This puts us at a total of about 3,500 shelter units (see spreadsheet for breakdown). Lowering the square footage threshold to include the very small parking lots only brings the total just north of 3,700 units, but I doubt the administrative cost of running very small sites makes sense.
The very rough estimated one-time cost is about $112 million to do this plan.
Housing for humans, not cars
3,500 shelter units is 1,500 units short of the immediate need. Where will that extra space come from?
If we, as a city, decide that we care more about housing people indoors than providing underpriced parking spots for cars, we can house *everyone* in individual pre-fab shelters (no tents!). We just need to take half of every SFMTA parking garage.
Check out the "Maximum prefab" sheet in the sites spreadsheet. Every surface parking lot over 9,000 square feet, and the top half of the floors of every parking garage, are used for prefab homeless shelters.
We can do all of this for only $142 million and provide almost 5,700 homeless shelter units.
Every one of these locations would have individual and family units, showers, kitchens, social workers, lockers, and pets would be welcome. Every single person sleeping on the streets would have somewhere safe and clean they can sleep every night while they get back on their feet.
What else can we do
If you really love parking and don't want to use so much space for getting people indoors, there is another (much more expensive) option: congregate shelter tents everywhere combined with hotel acquisition.
Using the "Maximum tents" plan, which puts congregate shelters on all of the sites (excluding some floors in 444 Stockton due to ceiling height), we start with about 4,500 units at a cost of $240 million. That's not enough, but it's a great start. The other units could come from extending the very successful hotel shelter model that has operated during Covid-19 by acquiring at least 1000 hotel rooms.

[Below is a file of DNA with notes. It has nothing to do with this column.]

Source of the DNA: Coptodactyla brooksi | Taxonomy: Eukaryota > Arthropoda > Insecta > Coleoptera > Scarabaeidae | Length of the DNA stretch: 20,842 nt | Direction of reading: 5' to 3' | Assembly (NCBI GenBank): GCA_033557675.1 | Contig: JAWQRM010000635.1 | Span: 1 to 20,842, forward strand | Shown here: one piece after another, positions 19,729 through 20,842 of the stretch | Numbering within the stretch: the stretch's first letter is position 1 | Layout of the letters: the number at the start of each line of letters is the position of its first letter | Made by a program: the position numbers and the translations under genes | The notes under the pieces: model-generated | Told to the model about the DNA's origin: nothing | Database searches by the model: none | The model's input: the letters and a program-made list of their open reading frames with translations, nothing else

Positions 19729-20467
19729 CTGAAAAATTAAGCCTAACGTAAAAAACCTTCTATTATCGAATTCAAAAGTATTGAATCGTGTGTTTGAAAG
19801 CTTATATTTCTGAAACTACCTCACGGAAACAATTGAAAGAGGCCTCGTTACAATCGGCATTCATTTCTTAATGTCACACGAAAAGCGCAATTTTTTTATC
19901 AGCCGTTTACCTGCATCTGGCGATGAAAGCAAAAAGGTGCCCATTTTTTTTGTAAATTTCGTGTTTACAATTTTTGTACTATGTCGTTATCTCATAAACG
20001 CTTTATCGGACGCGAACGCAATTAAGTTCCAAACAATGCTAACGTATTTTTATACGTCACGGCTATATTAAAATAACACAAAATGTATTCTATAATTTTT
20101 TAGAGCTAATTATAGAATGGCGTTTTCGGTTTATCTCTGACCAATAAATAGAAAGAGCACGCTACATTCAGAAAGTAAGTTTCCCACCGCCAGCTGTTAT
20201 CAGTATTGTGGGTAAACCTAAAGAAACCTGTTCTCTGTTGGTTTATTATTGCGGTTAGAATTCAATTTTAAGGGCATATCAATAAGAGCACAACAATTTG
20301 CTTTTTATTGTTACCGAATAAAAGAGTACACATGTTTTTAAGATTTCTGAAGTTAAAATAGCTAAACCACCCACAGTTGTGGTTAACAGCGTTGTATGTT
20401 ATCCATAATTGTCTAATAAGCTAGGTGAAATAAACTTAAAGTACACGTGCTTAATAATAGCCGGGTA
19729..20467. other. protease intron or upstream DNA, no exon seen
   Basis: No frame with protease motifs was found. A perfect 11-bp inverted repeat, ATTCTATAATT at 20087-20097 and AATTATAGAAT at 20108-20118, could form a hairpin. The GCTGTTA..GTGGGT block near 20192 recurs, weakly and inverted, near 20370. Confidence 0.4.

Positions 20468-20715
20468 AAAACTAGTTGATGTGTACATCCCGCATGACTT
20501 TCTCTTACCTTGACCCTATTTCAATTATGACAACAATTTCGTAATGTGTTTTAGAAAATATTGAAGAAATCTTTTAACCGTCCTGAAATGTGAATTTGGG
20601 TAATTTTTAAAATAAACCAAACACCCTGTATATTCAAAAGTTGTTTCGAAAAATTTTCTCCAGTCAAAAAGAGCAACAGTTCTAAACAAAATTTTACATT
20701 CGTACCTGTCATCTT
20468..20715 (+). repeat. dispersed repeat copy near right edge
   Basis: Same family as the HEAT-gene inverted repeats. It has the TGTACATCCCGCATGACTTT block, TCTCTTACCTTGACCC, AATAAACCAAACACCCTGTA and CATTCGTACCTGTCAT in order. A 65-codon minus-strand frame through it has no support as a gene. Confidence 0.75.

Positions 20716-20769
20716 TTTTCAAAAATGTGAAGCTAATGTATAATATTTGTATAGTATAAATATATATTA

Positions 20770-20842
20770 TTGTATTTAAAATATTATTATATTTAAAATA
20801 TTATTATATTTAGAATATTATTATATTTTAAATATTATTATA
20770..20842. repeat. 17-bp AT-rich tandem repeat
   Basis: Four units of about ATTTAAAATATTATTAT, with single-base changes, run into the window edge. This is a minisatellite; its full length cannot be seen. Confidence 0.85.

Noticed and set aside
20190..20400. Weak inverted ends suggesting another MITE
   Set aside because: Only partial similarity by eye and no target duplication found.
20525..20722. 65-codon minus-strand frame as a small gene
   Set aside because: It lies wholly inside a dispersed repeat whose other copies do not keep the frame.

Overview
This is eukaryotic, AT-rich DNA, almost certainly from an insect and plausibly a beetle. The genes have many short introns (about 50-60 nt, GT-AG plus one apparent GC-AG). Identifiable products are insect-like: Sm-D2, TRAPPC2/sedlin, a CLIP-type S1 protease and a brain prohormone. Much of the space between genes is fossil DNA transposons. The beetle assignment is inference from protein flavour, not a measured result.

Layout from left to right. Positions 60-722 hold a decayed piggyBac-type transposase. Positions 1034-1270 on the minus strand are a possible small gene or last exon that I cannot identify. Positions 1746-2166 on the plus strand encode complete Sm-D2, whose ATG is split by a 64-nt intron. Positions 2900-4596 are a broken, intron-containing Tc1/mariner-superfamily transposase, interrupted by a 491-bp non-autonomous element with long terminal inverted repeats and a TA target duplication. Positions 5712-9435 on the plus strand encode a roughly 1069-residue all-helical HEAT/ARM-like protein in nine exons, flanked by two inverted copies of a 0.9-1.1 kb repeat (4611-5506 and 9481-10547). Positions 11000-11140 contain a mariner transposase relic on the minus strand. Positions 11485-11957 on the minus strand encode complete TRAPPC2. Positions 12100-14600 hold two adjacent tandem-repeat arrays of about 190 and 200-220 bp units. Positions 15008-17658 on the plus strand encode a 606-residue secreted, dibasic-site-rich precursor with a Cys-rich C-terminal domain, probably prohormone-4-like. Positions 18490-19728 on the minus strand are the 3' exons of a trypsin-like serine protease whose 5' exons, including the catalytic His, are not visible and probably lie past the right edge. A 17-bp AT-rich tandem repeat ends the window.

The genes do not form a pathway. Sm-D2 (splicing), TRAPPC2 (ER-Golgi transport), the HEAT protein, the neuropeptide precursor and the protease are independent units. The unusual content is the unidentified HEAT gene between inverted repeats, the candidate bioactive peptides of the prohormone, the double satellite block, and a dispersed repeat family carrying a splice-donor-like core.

I do not have access to a list of available real estate that the city could purchase, but I know the total hotel capacity in San Francisco is over 34,000 rooms. I can't estimate how much acquiring enough properties will cost, unfortunately, because many hotel operators may be looking to exit the market and might sell at a steep discount, or may be holding out for the economic recovery.
The city maintains an artificial cap on hotel rooms, like it does with almost everything else, and should abandon this backwards policy so the hotel industry can build back capacity as tourism recovers post-Covid. By trading the purchase of hotels for liberalized regulations around new hotel construction, not only will the city add new shelters, but would lower hotel rates long-term while boosting tourism income.
These acquisitions would have to be financed by municipal bonds. Let's be pessimistic and say this would cost $500 million for 1,000 units. San Francisco voters routinely pass bonds for this amount, like this $600 million bond for affordable housing from 2019. But it would also take at least a year to write the bond, get it on the ballot, and have voters approve it (as all municipal bonds must be enacted).
I really don't like this plan because it is the slowest and most expensive option, it's less predictable since it's predicated on the electorate passing a bond and the city finding willing sellers, and it doesn't provide any privacy to the shelter residents.
We can't afford not to
The Maximum Prefab model would cost the city only $142 million, which is less than what the city currently spends per year on much worse facilities. (For reference, San Francisco's yearly city budget is over $13 Billion.) If we declare a homelessness state of emergency, the Federal government would even foot a big chunk of the bill.
San Francisco desperately needs to increase tourism and business revenue, and our street homelessness crisis stands in the way. Tourists and residents don't feel safe, and don't want to visit or live in a dirty city.
We got a glimpse of our city in decline during Covid-19. We saw people flee our dysfunctional government, crime skyrocket, and businesses get wiped out. That could happen again, this time without a pandemic. We must fix our most shameful and inhumane problem before it's too late.